Powering Strong Communities
Electric Vehicles

Public power helps drive EV transformation

It’s been nearly three years since I reviewed trends, forecasts, and growth in the electric vehicle market, and transportation electrification has only become a hotter topic since.

Consider the following:

  • We have an Administration committed to advancing the EV market.
  • Upfront vehicle costs are dropping.
  • Customers have more EV models to choose from.
  • Vehicle batteries are allowing for longer range and faster charging.
  • Charging infrastructure deployment continues to expand.
  • More fleet operators are looking at electrifying.
  • More countries are planning to phase out internal combustion engine vehicles.
  • More automakers are announcing transitions away from internal combustion engine vehicles.

As one example of market changes, if you haven’t seen it, America’s classic truck, the Ford F-150, will soon be available in an electric version, called the F-150 Lightning.

As the EV market continues to grow, so too have public power EV programs. Public power utilities have transportation electrification programs for a variety of reasons, such as to support community decarbonization goals, public health, load growth, and value to customers.

Here’s how public power programs have evolved in each of the seven key areas for utility transportation electrification that we highlighted in Creating an Electric Vehicle Blueprint for Your Community.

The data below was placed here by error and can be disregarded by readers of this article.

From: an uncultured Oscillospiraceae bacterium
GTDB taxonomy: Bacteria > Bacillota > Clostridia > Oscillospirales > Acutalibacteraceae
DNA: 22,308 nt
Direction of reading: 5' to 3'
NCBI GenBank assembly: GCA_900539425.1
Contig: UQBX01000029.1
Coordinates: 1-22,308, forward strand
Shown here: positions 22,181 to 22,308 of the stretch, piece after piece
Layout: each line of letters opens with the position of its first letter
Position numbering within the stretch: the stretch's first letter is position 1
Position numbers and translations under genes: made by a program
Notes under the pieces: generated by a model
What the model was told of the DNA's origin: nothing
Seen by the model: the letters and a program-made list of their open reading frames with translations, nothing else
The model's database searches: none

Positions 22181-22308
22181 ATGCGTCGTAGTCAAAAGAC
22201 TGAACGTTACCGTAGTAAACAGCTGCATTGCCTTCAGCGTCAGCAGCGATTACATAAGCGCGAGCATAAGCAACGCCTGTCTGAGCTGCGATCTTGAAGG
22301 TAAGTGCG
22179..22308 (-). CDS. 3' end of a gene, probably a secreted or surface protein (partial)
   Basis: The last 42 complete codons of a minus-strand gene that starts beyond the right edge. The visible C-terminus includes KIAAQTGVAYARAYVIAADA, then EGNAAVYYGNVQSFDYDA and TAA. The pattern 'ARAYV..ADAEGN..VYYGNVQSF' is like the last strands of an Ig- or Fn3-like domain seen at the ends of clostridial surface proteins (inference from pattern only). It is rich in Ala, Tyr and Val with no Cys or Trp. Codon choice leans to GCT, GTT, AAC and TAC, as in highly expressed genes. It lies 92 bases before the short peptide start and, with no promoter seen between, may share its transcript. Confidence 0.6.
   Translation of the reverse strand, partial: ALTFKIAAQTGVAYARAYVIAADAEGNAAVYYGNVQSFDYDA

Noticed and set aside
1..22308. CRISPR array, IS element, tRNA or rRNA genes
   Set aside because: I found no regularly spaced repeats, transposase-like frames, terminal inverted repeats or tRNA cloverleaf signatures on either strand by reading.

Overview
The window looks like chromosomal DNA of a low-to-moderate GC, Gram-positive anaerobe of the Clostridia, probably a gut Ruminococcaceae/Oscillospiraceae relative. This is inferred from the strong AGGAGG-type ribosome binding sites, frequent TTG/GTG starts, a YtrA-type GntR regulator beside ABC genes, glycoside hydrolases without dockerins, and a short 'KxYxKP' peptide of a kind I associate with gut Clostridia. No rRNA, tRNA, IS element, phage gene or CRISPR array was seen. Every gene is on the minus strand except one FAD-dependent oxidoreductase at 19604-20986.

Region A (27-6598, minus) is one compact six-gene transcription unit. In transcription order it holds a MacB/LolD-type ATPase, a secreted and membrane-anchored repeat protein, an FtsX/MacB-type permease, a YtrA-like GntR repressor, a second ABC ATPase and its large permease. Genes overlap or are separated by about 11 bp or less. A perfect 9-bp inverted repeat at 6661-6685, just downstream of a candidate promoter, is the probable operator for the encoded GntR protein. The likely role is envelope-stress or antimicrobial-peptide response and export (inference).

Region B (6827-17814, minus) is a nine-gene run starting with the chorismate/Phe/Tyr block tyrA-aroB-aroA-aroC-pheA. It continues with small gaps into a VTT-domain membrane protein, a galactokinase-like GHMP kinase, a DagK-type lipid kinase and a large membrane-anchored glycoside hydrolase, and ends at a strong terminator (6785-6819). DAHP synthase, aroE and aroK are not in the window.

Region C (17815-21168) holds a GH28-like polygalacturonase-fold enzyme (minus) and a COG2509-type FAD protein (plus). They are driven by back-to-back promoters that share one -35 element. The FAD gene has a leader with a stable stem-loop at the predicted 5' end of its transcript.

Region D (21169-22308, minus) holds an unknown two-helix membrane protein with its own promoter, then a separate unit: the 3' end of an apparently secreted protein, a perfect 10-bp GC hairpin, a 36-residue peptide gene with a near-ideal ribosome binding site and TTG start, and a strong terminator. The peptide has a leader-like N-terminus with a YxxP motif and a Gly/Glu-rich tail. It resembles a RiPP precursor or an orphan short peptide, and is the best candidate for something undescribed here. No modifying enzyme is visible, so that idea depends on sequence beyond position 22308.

Deploy charging infrastructure

Public power utilities are continuing to help expand charging solutions for their customers. EV charging infrastructure ownership models vary from utility to utility. These ownership models can include a utility owning and operating charging stations, supporting make-ready infrastructure (where upgrades up to the service panel are made so that a charger can easily be added), or incentivizing charging infrastructure deployment through rebates. What’s new here? Public power is increasingly supporting charging infrastructure for fleets with heavy-duty vehicles, like electric buses for public transit. Burlington Electric Department in Vermont has worked with Green Mountain Transit to help deploy two electric buses in their community.

Joint action agencies are also developing programs to help their public power utility members deploy charging infrastructure. For example, as part of an EV charging network plan announced in 2019, the Southern Minnesota Municipal Power Agency has so far provided one fast charger to 16 of its members and two level 2 chargers to all 18 members.

Educate employees, customers, and auto dealers

EV awareness is growing, but limited knowledge and understanding of the complex technology remain a major barrier to adoption. I’ve found public power communities get particularly creative in this area. There are traditional methods like online education, leveraging social media, and hosting ride-and-drive events. And then there are dinosaurs, such as Austin Energy’s “StEVie,” the EV-loving T-Rex. Austin Energy also has an EVs for Schools program, educating students on EVs and providing EV charging solutions at schools for staff, students, parents, and visitors. The utility also runs the award-winning Austin Energy Drives Electric Dealer Program.

Electrify fleets

Public power utilities are leading by example and adding EVs to their own fleet. I’ve personally been fortunate to ride in EVs at Austin Energy and Elk River Municipal Utilities. Some members even have plug-in hybrid electric trucks in their fleet. Public power is also serving as an advisor, helping fleet operators within their communities explore and deploy electric vehicles and associated charging infrastructure. In Florida, the Orlando Utilities Commission, City of Orlando, and LYNX (a bus system run by the Central Florida Regional Transportation Authority) are partnering to deploy 14 electric buses in economically disadvantaged communities. OUC also has EVs in its own fleet, to use for service calls and to bring to community events to spread awareness.